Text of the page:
Zarecors not Qualified as Customers

In the instant case, it is undisputed that the Zarecors purchased the RMK Funds from competitor brokers and did not have a direct transactional relationship with Morgan Keegan; however, the Zarecors asserted that they qualified as customers of Morgan Keegan based on phone conversations with Morgan Keegan representatives regarding the funds, including their liquidity and exposure to the sub-prime market.

Courts have found a customer relationship based on interactions between an investor and a FINRA member’s representative only where there is conduct on the part of the representative that indicates the existence of a business or investment relationship, such as soliciting a purchase, taking money from an investor, or facilitating investment transactions. See Oppenheimer & Co., Inc. v. Neidhardt, 56 F.3d 352 (2d Cir. 1995).  The Zarecors’ interaction with Morgan Keegan did not satisfy this standard.  Therefore, the district court determined that there were no connections or customer relations between the parties that would justify compelling arbitration under FINRA Rule 12200.

Because the district court found that the requirements for compelling arbitration under FINRA Rule 12200 were not satisfied, the court denied the Zarecors’ motion for judgment confirming the arbitration award and granted Morgan Keegan’s counterclaim to vacate the award.

Motion for Reconsideration Denied

In November 2011, the Zarecors filed a motion for reconsideration pursuant to Rule 59(e) of the Rules of Federal Civil Procedure, which permits a district court to correct its own mistakes in the time period immediately following entry of judgment.  Rule 59(e) cannot be used to introduce new evidence, tender new legal theories or raise arguments that could have been offered prior to entry of judgment.  In their motion for reconsideration, the Zarecors contended that the court overlooked the material fact that Morgan Keegan signed an agreement to submit to arbitration and that this submission agreement had been part of the record.

Although the submission agreement was part of the record, the Zarecors failed to reference it or discuss its relevance in briefs filed prior to judgment.  The court’s failure to notice the submission agreement, therefore, did not amount to manifest error of law or fact.  The Zarecors additionally contended that Morgan Keegan submitted the issue of arbitrability to the arbitration panel for decision.  The court considered this argument to be a new legal theory, contradictory to the Zarecors’ previous argument that Morgan Keegan had waived its right to object to arbitrability by failing to contest the issue before the arbitration panel. Therefore, the district court rejected both contentions as sufficient bases for reconsideration under Rule 59(e).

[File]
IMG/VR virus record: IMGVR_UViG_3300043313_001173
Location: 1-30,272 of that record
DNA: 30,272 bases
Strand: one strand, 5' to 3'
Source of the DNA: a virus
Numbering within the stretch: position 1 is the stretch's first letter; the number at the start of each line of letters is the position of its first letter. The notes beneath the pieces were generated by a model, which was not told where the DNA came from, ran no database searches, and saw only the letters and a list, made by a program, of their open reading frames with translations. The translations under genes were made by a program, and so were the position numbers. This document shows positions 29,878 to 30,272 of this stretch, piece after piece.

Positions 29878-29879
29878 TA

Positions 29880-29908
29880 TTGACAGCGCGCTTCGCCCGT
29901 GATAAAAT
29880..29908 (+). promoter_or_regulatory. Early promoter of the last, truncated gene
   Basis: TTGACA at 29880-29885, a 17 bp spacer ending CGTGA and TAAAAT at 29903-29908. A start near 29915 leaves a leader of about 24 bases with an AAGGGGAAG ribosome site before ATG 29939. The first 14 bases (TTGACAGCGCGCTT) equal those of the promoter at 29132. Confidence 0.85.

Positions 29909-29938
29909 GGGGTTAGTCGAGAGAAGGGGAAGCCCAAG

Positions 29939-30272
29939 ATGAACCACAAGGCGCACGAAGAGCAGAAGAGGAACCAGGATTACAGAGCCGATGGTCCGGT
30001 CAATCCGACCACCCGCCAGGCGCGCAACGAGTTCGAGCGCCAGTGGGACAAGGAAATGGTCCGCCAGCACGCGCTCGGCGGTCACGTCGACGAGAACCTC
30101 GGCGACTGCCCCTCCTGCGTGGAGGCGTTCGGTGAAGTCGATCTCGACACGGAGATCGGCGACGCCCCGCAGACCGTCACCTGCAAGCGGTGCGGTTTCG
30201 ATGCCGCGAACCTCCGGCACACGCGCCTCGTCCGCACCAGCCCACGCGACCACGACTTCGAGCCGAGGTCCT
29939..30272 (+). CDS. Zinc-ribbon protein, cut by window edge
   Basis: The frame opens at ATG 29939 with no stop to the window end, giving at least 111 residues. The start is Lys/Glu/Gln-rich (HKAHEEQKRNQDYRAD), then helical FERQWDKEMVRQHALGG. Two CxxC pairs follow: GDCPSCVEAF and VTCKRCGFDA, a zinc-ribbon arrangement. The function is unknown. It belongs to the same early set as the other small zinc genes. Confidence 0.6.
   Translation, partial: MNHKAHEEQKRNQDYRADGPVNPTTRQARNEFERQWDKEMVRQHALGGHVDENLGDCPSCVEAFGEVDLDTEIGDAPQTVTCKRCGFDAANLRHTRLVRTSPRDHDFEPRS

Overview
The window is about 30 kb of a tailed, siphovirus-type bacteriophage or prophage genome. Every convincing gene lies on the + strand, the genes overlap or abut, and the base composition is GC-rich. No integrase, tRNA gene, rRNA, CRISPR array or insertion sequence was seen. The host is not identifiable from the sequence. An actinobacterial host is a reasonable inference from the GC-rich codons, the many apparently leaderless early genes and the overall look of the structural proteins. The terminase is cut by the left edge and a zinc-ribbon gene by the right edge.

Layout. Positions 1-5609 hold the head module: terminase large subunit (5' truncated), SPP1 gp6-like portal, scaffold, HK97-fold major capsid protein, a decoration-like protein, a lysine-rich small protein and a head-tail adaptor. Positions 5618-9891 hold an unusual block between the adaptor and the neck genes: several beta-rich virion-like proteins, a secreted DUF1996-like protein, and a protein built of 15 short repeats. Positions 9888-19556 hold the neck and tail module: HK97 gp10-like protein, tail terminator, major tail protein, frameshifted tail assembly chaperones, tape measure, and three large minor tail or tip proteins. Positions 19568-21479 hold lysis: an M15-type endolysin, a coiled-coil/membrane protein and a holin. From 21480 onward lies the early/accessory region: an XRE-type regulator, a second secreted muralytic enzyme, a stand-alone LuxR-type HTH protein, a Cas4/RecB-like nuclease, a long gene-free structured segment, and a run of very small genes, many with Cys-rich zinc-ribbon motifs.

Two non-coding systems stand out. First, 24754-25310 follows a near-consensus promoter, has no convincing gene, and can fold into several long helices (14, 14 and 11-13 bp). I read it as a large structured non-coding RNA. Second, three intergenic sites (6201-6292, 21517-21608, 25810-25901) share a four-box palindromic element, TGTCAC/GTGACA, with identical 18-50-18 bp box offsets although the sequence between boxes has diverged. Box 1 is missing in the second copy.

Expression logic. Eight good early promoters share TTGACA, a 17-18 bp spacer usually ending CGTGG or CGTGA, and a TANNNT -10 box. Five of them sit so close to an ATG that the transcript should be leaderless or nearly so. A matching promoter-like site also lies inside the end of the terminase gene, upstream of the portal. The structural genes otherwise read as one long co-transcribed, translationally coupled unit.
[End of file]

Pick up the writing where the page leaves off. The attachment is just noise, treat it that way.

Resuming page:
The district court determined that that the Zarecors were not entitled to relief under Rule 59(e) and, therefore, denied their motion for reconsideration.  The court’s previous order and judgment to vacate the FINRA arbitration award were undisturbed.

Should you have any questions relating to FINRA or arbitration issues, please do not hesitate to contact Attorney Joseph C. Maya in the firm’s Westport office in Fairfield County, Connecticut at 203-221-3100 or at

Court Denies Motion to Vacate FINRA Arbitration Award Without A Hearing

Farhang Oshidary v. Grace Purpura–Andriola, Trustee FBO Grace Purpura–Andriola Living Trust and Olga Michel Basil.  2012 WL 2135375 (N.D. Calif.  Jun 12, 2012)

In a case involving FINRA before the Northern District of California, Farhang Oshidary (“Oshidary”), a securities broker, filed a petition to vacate a Financial Industry Regulatory Authority (“FINRA”) Arbitration Award issued on February 10, 2012 in favor of Grace Purpura–Andriola, Trustee FBO Grace Purpura–Andriola Revocable Living Trust (“Andriola”) and Olga Michel Basil ( “Basil”).  Andriola and Basil filed an opposition to the motion, and a request for entry of judgment on the FINRA award pursuant to 9 U.S.C. § 9.   The court denied the motion to vacate without a hearing, and confirmed the FINRA award.

Underlying Dispute

The underlying dispute in this case arose from Oshidary’s investment advice to Andriola, Basil, and others while Oshidary was a broker at the Menlo Park, California office of Smith Barney, now Citigroup Global Markets, Inc (“Citigroup”).  Andriola and several other claimants filed suit against Oshidary and Citigroup in California Superior Court, which ordered the case to FINRA Arbitration. After multiple hearing sessions, the FINRA arbitration panel dismissed all claims against Citigroup and dismissed all claims against Oshidary, except for claims for breach of fiduciary duty brought by Andriola, Basil and three other parties.